When prominent conservative bloggers and left-leaning organizations such as Human Rights Watch and the ACLU speak with a single voice in condemning a piece of legislation, you know something major is afoot.
The something in this case is the Combating Online Infringements and Counterfeits Act (COICA), a bill that was unanimously approved by the Senate Judiciary Committee on Thursday. The bill, which is ostensibly focused on digital piracy, would give the Attorney General carte blanche to kill any website where copyright infringement was deemed “central to the activity” of the site—a vague and muddily worded caveat that could lead to government-imposed censorship.
The bill, whose chief sponsor is Sen. Pat Leahy (D-VT), represents the latest attempt by the recording and filmmaking industries to put an end to peer-to-peer (p2p) file sharing, a practice they claim has cost them billions of dollars. Previous efforts at curbing the practice, which included lawsuits against websites and threats of litigation against the end users, often teenagers, enjoyed limited success. Each time a file-sharing network such as Napster was shut down through legal intimidation, ten new ones would spring up in its place.
Having tried and failed to succeed using legal remedies, content providers now want the federal government to serve as their private security police through COICA.
In principle, the goals of the bill are laudable. Digital piracy deprives creators of digital content of rightful compensation and should be outlawed. Yet, giving the federal government the power to shut down websites at will based upon a vague and arbitrary standard of evidence, is setting a dangerous precedent.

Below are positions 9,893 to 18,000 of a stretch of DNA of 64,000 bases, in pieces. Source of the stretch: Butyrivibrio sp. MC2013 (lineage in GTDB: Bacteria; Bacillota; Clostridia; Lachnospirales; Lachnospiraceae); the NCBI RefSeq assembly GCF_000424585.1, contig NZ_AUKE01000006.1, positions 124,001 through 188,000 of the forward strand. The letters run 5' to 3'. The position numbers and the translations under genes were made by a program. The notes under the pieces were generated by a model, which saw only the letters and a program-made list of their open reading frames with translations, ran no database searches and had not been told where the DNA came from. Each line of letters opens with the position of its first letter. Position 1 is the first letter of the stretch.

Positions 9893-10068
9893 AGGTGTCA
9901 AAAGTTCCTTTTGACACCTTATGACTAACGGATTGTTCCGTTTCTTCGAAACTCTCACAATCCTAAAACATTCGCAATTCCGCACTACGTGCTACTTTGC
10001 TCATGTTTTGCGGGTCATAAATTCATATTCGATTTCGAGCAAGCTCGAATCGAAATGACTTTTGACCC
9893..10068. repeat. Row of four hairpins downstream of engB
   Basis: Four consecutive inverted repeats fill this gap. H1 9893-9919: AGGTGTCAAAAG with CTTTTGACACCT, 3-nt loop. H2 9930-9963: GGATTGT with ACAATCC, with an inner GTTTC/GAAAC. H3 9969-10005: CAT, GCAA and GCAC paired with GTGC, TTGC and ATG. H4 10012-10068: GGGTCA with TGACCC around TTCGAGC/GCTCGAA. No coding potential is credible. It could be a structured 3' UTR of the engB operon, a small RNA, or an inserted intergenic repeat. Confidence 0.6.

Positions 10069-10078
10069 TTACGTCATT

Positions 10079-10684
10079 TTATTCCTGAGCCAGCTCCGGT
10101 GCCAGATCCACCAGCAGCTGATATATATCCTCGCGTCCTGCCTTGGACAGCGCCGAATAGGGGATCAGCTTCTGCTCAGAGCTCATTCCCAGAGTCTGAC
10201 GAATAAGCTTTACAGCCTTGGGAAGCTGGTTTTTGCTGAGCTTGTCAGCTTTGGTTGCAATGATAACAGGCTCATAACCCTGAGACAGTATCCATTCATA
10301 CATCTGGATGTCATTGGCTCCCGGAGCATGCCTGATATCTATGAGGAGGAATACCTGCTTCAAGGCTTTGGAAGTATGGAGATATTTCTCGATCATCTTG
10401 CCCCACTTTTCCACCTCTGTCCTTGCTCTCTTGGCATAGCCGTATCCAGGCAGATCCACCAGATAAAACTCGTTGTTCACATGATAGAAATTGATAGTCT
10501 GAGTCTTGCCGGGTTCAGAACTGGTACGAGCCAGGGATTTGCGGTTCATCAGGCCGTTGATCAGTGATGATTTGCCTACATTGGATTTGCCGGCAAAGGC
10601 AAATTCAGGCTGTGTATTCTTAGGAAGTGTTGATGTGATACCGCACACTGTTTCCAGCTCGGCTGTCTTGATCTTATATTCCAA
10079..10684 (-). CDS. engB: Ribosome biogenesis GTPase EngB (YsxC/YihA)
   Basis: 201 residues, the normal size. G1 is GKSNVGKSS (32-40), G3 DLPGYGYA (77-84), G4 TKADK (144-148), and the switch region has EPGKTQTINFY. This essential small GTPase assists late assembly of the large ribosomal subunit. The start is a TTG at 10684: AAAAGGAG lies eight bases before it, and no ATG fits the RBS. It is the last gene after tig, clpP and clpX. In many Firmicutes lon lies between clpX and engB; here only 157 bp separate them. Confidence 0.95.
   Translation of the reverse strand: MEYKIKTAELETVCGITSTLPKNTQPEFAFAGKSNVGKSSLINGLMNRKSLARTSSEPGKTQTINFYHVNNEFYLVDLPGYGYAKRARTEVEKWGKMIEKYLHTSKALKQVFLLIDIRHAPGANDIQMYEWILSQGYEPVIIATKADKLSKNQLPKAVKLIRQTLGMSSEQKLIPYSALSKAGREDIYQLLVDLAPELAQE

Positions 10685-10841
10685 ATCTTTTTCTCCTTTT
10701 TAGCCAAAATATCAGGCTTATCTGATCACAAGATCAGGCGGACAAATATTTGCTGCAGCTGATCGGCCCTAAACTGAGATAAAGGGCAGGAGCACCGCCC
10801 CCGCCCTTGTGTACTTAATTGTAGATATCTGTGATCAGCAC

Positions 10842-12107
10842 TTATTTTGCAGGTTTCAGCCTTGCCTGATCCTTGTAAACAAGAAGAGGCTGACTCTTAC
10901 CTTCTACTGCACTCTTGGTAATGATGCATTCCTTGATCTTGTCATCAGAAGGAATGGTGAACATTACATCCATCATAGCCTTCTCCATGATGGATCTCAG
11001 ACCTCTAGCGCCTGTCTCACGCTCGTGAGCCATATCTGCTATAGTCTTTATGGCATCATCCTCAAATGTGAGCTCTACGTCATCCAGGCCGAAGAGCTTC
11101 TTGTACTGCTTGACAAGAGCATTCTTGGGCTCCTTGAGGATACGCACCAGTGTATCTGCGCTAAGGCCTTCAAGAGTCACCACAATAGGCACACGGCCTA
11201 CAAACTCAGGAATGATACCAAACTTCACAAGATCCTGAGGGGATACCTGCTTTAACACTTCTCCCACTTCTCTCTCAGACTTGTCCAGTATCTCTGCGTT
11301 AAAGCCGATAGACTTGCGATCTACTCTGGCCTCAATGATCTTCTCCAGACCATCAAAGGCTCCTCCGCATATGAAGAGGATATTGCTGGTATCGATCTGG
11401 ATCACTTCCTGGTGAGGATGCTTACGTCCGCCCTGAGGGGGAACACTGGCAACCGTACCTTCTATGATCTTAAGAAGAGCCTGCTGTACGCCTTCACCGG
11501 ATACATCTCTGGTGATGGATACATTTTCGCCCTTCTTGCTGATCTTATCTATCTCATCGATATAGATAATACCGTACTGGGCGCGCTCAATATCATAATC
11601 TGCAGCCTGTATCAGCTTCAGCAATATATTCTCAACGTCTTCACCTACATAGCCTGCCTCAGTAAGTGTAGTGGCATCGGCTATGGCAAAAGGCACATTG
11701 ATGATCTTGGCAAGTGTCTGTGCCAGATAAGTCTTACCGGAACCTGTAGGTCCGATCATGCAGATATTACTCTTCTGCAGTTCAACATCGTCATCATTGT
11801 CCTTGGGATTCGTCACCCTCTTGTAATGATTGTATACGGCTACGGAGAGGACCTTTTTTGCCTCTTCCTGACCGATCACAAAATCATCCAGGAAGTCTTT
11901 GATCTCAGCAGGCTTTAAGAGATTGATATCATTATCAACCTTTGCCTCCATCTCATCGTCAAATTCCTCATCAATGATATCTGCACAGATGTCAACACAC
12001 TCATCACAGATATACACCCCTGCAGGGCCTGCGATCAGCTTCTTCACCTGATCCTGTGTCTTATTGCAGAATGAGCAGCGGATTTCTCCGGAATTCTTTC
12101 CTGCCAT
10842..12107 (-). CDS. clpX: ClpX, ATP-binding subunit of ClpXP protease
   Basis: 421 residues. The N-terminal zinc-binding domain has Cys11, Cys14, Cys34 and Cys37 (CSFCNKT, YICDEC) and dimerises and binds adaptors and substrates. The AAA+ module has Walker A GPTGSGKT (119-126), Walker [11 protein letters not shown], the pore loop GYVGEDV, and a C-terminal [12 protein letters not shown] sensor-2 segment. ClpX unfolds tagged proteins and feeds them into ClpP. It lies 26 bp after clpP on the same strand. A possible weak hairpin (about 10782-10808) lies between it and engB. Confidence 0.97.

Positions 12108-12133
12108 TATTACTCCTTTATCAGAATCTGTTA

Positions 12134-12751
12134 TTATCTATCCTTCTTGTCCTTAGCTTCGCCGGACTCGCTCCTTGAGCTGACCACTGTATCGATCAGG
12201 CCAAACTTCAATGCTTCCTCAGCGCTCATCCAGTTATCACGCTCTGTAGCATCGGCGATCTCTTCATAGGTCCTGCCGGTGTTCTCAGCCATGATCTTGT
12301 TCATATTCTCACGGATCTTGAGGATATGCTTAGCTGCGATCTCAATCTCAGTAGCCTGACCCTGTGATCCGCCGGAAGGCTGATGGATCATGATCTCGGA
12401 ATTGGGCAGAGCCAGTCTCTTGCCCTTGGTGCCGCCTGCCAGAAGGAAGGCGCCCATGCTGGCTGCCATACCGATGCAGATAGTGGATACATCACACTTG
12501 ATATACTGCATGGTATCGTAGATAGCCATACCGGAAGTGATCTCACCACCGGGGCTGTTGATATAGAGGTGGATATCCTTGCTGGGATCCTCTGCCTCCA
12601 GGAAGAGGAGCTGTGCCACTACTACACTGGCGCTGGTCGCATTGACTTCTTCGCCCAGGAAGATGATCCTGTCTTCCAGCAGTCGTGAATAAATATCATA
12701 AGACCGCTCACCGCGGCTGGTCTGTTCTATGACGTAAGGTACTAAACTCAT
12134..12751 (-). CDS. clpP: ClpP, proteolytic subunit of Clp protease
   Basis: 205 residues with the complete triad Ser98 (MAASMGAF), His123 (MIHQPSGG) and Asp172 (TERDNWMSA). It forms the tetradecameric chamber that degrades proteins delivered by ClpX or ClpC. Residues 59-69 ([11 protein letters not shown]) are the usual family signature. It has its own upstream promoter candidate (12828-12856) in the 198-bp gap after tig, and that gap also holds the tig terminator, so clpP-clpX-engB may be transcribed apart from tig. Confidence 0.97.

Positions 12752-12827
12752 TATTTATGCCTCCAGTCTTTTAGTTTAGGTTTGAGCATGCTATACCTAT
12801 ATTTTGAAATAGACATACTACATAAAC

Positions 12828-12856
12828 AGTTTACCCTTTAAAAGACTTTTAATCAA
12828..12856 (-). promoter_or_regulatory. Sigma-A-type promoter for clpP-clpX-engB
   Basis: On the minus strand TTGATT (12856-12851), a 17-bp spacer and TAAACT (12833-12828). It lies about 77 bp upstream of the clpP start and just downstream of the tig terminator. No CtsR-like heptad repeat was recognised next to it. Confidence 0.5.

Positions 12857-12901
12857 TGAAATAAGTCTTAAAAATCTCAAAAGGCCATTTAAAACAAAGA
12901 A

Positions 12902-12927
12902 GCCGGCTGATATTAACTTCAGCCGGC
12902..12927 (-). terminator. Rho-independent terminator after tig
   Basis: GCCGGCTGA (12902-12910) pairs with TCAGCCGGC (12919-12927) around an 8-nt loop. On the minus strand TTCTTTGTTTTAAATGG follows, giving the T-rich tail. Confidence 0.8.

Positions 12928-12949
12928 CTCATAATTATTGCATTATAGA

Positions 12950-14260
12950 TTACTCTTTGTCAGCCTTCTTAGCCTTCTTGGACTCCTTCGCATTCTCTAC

One of the most invidious features of COICA as written is that websites that provide only links to illegal content alone—which in itself is not a criminal act—could still face wrath of the federal executioner. In essence, the law would allow the federal government to censor the web without due process.
COICA must still be approved by the full House and Senate before becoming law. A vote in the lame duck session of Congress is not likely.
Footnote: According to the Center for Responsive Politics, Partick Leahy, the bill’s chief architect, has in the course of his political career received $885,216 from the TV, movie and music industries. That’s probably just a coincidence, though.
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